Help for the beginner ballerina.
September 13, 2014 1:30 PM   Subscribe

How can I best prepare for (and get the most out of) ballet as an adult beginner?

I took jazz and tap in junior high and high school and loved it. I always wanted to take ballet, but I was already years behind my dance school peers, so I never did. I loved dancing and performing, but I quit when I graduated high school and moved to another province. I gained a lot of weight in the years following and became really sedentary for way too long. In the last few years, I have increased my level of physical activity dramatically. My usual stuff is hooping, hiking, kettlebell classes, ultimate frisbee, and the occasional yoga class. I lost about 50lbs and could stand to lose 20 more, but I'm feeling pretty strong and fit these days.

Anyway, I just registered for adult beginner ballet classes. I'm familiar with some of the terminology and the basic structure of the classes from previous dance training but I have never done ballet before. And I'm really excited about it. So how should I best prepare? And how can I improve my strength and flexibility further for ballet specifically?

Also looking for your favourite blogs, podcasts, videos, and any other resources that could be helpful to an adult beginner returning to structured dance for the first time in 17 years. Thanks!
posted by futureisunwritten to Sports, Hobbies, & Recreation (10 answers total) 6 users marked this as a favorite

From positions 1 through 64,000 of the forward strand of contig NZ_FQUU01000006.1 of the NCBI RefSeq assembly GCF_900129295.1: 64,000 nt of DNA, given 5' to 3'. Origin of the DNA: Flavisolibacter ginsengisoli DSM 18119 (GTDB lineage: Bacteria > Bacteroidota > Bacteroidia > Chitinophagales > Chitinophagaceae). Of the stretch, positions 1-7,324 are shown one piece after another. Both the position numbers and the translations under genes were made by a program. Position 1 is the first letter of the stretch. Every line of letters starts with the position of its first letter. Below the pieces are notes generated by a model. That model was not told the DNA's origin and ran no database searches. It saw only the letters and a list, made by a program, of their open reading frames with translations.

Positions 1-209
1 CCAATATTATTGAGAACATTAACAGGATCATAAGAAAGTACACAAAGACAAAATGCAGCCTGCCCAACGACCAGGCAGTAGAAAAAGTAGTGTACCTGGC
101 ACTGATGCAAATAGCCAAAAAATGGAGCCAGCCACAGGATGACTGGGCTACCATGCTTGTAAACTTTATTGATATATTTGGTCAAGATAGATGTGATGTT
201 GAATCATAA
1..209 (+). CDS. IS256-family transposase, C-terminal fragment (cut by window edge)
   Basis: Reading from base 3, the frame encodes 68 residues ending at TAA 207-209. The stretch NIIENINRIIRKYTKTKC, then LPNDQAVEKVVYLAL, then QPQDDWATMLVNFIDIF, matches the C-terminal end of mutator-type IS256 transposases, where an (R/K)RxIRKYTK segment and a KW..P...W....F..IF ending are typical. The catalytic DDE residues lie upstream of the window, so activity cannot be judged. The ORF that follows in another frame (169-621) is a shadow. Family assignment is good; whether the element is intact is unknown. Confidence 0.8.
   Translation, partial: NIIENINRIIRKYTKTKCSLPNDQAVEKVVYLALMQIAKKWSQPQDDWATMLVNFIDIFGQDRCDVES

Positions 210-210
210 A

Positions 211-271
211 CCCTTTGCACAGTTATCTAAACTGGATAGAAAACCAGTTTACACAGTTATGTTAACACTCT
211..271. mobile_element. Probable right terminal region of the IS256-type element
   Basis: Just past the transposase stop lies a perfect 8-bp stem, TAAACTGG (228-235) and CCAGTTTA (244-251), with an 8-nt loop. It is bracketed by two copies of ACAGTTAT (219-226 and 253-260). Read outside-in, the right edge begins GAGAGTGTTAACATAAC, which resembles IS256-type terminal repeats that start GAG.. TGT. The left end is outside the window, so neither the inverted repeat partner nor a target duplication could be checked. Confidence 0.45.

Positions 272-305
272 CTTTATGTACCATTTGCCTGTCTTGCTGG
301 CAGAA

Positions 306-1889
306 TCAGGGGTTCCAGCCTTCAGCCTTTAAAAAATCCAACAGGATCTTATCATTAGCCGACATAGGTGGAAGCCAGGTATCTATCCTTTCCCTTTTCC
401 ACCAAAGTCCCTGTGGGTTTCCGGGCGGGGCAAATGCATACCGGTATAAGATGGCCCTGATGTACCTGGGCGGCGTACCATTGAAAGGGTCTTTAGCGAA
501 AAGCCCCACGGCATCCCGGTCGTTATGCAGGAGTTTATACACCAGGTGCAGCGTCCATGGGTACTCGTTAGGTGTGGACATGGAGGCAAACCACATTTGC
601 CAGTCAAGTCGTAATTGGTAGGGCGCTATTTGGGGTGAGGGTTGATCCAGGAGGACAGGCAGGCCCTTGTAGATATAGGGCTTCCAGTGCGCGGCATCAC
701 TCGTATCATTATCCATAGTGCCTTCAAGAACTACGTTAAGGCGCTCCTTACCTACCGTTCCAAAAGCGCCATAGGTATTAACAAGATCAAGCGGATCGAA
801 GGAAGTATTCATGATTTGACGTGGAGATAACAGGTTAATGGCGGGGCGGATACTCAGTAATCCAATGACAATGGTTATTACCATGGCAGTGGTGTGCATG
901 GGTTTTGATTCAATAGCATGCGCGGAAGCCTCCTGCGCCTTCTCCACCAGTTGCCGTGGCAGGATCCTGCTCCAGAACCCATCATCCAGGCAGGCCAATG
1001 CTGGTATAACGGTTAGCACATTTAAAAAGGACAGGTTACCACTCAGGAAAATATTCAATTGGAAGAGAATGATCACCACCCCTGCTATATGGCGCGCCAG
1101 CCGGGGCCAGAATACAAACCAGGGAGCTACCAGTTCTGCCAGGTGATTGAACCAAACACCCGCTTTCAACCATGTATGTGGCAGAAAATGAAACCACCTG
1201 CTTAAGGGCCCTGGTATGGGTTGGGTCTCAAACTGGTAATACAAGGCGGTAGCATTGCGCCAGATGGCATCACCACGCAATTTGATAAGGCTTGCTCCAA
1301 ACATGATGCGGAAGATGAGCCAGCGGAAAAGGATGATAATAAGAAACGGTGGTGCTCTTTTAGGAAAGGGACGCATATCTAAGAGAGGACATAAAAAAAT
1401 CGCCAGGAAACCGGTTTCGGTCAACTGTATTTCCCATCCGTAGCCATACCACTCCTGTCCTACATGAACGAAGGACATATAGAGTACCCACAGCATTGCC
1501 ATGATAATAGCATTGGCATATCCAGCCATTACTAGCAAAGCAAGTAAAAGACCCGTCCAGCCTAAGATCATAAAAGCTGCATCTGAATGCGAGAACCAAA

Awesome! I took ballet for the first time in my 30s, and I loved it. I do recall that some beginners experienced knee pain from the jumps. So if you are prone to knee pain, I would suggest doing exercises that strengthen the muscles (such as quads) that support the knees. I have no links to suggest specific exercises, but squats and lunges would likely be on that list!
posted by quixotictic at 1:43 PM on September 13, 2014 [3 favorites]


Good shoes.
posted by oceanjesse at 1:52 PM on September 13, 2014


I think the most important thing an adult ballet beginner can do is be very, very careful about form. Make sure to turn out from the hips and not the knees; it's better to have a correctly placed lower extension than a slightly off higher extension. If you are very careful with your form, it will really help you avoid injury.

I'd also recommend pilates - it will help you gain the strength needed for ballet a bit quicker than ballet alone.

Have fun!
posted by insectosaurus at 2:23 PM on September 13, 2014 [2 favorites]